The University of Toronto’s Munk School of Global Affairs has released a report entitled, “Rethinking the Top of the World: Arctic Security Public Opinion Survey” (PDF). Based on the results from a survey of 9,000 people in eight Arctic countries, the report gives an in-depth analysis of Canadian perceptions of the Arctic, along with a comparison to attitudes in other Arctic states.
The report breaks down Canada into two regions – the North and South. While Canada sees itself as a northern nation, less than 1% of the country’s population lives in the three northern territories of the Yukon, the Northwest Territories, and Nunavut. Most Canadians live within 200 kilometers of the American border along the 49th parallel, far from the Arctic Circle. Yet despite this geographic disparity, there is strong consensus between attitudes of Northerners and Southerners: both view the Arctic as integral to the nation’s identity, security, and foreign policy.
The report states, “Canadians, regardless of where they live, tend to see the Arctic as highly important and feel that it is deserving of a dominant place in our foreign policy.”
Many news articles are highlighting the fact that Canadians are “willing to fight to keep the true north free,” but the most important issue in the Arctic turns out to be the environment. When asked to define what Arctic security means to them, 91% of Northerners and 86% of Southerners said that the environment was “very important,” whereas national security (that is, threats posed by other countries and individuals) figured as “very important” in only 56% and 69% of Northerners and Southerners’ responses, respectively. It’s ironic that Canadians from the South feel more concerned about threats from other countries than people living within the Arctic itself, who are closer to any potential attack or invasion from the north. Still, overall, the vast majority of Canadians support expanding the Canadian Rangers, demonstrating the overwhelming belief in having a strong military presence in the North. Many Canadian Rangers are also Aboriginal, which helps them to draw high levels of support in the North. There are currently only 4,250 Rangers, so even a large expansion of the force’s size would still mean that it would have a small presence in the three territories, which span almost 4,000,000 square kilometers.
Canadians take a significantly more hard-line approach to foreign policy than citizens of other circumpolar nations. They are much more cautious of cooperating internationally. Approximately 42% of Canadians believe that their country should “pursue a firm line in defending its sections of the Arctic.” Only Iceland and Russia come close to this percentage. By contrast, in the Nordic countries and the U.S., fewer than 10% of respondents felt that their countries should take a “firm line.”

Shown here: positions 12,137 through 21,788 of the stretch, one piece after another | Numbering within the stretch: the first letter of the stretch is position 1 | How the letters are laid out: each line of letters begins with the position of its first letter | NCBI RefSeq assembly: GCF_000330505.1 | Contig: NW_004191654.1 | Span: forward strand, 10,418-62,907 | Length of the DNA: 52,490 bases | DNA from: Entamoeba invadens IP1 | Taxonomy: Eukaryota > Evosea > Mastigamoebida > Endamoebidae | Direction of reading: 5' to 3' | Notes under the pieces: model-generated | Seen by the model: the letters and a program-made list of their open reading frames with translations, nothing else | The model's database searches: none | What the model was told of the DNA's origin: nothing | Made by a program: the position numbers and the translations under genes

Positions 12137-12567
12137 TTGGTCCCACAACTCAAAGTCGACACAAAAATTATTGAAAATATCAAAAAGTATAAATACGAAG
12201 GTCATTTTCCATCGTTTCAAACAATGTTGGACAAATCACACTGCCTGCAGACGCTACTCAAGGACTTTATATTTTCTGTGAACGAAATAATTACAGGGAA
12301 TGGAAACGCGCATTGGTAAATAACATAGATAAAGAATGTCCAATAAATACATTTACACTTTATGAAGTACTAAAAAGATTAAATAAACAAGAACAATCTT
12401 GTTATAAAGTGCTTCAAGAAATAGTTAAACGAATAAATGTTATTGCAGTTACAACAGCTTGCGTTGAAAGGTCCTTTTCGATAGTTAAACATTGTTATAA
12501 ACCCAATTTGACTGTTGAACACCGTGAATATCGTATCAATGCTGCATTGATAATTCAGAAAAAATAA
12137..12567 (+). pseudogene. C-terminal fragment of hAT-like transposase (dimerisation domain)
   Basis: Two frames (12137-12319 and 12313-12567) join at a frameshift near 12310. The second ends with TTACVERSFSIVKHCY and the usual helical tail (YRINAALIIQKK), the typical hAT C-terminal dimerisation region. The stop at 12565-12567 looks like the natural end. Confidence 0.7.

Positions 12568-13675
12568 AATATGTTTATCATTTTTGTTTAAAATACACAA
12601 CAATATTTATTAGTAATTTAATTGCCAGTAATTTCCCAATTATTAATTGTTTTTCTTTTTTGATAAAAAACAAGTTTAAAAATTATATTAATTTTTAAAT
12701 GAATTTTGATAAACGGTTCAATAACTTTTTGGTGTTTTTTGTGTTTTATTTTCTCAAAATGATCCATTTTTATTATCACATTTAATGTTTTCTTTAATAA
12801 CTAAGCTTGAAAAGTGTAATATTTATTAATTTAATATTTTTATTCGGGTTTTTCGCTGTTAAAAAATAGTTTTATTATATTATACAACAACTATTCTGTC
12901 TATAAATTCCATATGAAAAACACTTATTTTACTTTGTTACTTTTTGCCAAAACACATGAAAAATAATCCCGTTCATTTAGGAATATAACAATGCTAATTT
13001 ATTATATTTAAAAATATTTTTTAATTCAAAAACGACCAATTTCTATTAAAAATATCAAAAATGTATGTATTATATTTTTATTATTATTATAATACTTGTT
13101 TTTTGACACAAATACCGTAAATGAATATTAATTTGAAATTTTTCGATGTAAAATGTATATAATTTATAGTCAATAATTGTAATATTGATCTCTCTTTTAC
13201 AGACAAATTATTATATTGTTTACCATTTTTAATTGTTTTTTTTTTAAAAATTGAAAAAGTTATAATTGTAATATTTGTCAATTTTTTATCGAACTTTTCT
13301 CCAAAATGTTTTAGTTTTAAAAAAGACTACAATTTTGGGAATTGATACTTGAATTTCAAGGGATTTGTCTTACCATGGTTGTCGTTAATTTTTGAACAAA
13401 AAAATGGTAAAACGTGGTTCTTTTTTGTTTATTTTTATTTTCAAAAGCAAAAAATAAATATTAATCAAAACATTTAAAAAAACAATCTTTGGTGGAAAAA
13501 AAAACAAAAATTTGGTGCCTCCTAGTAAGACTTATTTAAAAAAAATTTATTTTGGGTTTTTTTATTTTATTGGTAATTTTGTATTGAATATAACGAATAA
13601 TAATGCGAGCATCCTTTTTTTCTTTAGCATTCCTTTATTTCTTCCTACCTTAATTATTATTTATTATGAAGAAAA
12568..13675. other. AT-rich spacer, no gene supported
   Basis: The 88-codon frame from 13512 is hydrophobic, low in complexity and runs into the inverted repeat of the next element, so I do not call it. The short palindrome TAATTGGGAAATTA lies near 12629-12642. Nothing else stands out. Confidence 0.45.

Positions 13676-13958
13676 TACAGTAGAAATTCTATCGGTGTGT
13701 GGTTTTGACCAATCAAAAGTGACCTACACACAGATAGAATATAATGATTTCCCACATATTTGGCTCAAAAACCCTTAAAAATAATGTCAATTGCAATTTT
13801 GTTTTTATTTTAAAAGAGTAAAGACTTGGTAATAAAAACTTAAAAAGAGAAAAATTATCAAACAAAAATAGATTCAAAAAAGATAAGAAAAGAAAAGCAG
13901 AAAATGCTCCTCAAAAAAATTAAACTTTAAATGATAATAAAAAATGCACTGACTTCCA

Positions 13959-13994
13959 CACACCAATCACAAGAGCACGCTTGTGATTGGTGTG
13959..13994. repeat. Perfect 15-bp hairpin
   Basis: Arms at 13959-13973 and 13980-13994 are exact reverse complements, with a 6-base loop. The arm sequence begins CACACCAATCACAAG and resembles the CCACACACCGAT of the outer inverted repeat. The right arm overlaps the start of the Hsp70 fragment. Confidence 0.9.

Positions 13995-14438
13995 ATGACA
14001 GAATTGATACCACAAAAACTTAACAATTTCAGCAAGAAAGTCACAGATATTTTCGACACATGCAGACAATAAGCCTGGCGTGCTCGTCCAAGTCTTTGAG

Canadians were also the least excited about making the Arctic a region of science and cooperation like Antarctica. Only 8% of Northerners and 11% of Southerners thought this was the best approach, while Russia came in second, at 14%. In all other Arctic states, more than 24% of people believed that turning the Arctic into an Antarctica-like region was a good idea. Yet at the same time, Canadians are the most supportive of the Arctic Council than all other countries, demonstrating that citizens’ views of Arctic policy seem to contradict themselves. Even though Canadians support the Arctic Council more so than residents of any other Arctic country, they are the least excited about opening up membership to non-Arctic states and organizations like China and the EU.
The report has many more interesting findings on public opinion on other Canadian foreign policy issues in the Arctic, such as the Beaufort Sea dispute with the U.S. and sovereignty over the Northwest Passage. In both cases, Canadians are at odd with the rest of the circumpolar community. For instance, almost 80% of Canadians think that the Northwest Passage falls completely within Canadian waters. In no other country do a majority of people agree. Norway has the highest percentage of people who feel that the Northwest Passage belongs to Canada, yet even there, it is only a small 23% of people who believe this.
Finally, the report discusses infrastructure issues, which all Canadians see as “absolutely crucial to the future of the North.” But though infrastructure is extremely important, it is “woefully inadequate.” Everything from housing to office space to water treatment plants to roads, ports, and broadband networks needs to be built.
“Arctic Security: Fighting for the True North,” Globe & Mail